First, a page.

• On the question of women’s issues, I was disappointed that the candidates didn’t speak with the same candor they did on LGBTQ issues. While all the candidates spoke about protecting women’s health in general terms and most defended funding for Planned Parenthood, all shied away from directly stating that they were 100% committed to protecting a woman’s right to choose or abortion rights. I suspect it’s an oversight that won’t be repeated and don’t doubt the pro-choice credentials of the candidates, but Democrats should not shy away from direct, unambiguous language on this critical issue.
  • The forum was on a cold, snowy, night and the size of the crowd was very impressive (leading to some people unable to squeeze into the conference room), but the age of the attendees demonstrates the simple truth that Democrats need to get young voters more excited if they want to win elections in Montana. Outside of the staffers working the room, I’d guess the average age of the crowd was in the neighborhood of 55, and as important as those voters are, we’ll need to get young people fired up and active if we want to dump Gianforte and keep Senator Tester in office.

Advice

A few notes of advice for the candidates going forward:

  • Jared Pettinato probably won’t listen to this suggestion, but the language at the centerpiece of his campaign just didn’t seem to land with the audience. His refrain that he’s running on “wind and trees” was most effective when he defended wind energy, but I’m not sure I understand still how Montana can make money from “management money that grows on trees to decrease extreme wildfires in western Montana.” The central messaging needs some refinement.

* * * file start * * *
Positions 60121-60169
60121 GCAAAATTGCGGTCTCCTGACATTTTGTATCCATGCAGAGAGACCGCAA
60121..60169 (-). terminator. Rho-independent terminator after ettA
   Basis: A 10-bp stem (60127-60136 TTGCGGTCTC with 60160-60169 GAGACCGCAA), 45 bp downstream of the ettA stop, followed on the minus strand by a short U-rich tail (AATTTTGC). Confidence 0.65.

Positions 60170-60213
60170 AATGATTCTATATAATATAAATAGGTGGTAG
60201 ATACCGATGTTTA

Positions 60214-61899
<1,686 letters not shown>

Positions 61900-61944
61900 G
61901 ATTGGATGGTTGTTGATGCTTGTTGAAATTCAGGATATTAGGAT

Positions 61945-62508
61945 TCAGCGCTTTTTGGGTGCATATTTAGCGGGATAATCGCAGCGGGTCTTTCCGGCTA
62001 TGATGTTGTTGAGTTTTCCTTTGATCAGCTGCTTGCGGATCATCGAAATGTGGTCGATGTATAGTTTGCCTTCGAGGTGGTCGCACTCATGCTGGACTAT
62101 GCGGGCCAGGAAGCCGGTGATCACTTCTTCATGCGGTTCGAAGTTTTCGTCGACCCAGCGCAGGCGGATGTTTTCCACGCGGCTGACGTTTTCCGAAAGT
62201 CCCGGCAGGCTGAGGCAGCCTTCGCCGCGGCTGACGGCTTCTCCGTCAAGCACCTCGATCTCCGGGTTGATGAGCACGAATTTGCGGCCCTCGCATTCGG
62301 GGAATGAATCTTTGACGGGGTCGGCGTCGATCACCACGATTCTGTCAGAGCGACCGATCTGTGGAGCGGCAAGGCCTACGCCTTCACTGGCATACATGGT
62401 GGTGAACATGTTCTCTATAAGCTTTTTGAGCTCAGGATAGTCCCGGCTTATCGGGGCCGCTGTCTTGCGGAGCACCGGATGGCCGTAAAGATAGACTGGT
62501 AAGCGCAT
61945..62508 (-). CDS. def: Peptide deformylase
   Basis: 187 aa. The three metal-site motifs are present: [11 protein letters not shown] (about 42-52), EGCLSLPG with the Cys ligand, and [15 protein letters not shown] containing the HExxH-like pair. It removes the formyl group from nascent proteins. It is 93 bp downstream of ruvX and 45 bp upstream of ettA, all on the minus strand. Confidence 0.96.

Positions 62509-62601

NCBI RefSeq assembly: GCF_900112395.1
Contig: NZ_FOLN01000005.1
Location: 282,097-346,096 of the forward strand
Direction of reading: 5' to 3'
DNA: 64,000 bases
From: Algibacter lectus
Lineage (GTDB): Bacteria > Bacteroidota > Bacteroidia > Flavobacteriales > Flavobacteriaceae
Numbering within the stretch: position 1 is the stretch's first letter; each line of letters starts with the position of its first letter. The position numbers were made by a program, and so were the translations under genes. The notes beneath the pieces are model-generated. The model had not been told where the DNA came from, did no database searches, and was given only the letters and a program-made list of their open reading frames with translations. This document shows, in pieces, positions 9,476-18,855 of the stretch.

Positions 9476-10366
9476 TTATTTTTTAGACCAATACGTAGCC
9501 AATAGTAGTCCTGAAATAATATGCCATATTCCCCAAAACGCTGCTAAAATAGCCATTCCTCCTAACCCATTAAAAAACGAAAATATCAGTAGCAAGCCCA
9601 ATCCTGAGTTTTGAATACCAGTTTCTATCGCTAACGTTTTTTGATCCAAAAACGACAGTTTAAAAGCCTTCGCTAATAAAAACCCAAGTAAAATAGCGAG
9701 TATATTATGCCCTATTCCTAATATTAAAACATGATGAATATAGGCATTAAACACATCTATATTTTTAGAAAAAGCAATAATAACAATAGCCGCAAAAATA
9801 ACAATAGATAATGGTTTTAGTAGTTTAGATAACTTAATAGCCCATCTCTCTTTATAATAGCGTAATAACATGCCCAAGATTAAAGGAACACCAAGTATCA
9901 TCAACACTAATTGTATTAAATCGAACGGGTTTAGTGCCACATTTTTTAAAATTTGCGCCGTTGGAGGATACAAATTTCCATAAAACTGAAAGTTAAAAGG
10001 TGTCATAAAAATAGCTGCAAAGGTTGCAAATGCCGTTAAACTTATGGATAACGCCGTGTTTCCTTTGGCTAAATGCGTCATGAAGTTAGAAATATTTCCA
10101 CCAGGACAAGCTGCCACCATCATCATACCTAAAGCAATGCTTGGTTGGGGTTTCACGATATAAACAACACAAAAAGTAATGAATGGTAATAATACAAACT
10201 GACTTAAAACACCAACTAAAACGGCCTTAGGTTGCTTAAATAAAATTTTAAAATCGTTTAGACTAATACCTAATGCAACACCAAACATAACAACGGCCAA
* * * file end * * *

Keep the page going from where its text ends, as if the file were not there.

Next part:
• John Heenan was at his best when he was on the attack, going after Greg Gianforte’s “stupid assault on Planned Parenthood” and forcefully calling for health care for all Americans. At times, though, his energy seemed to fade a bit during other moments of the debate. He was most effective in those discussions of economic issues, but could really make them stronger by connecting to real people, not just making somewhat vague references to cases he’s tried and people he’s represented.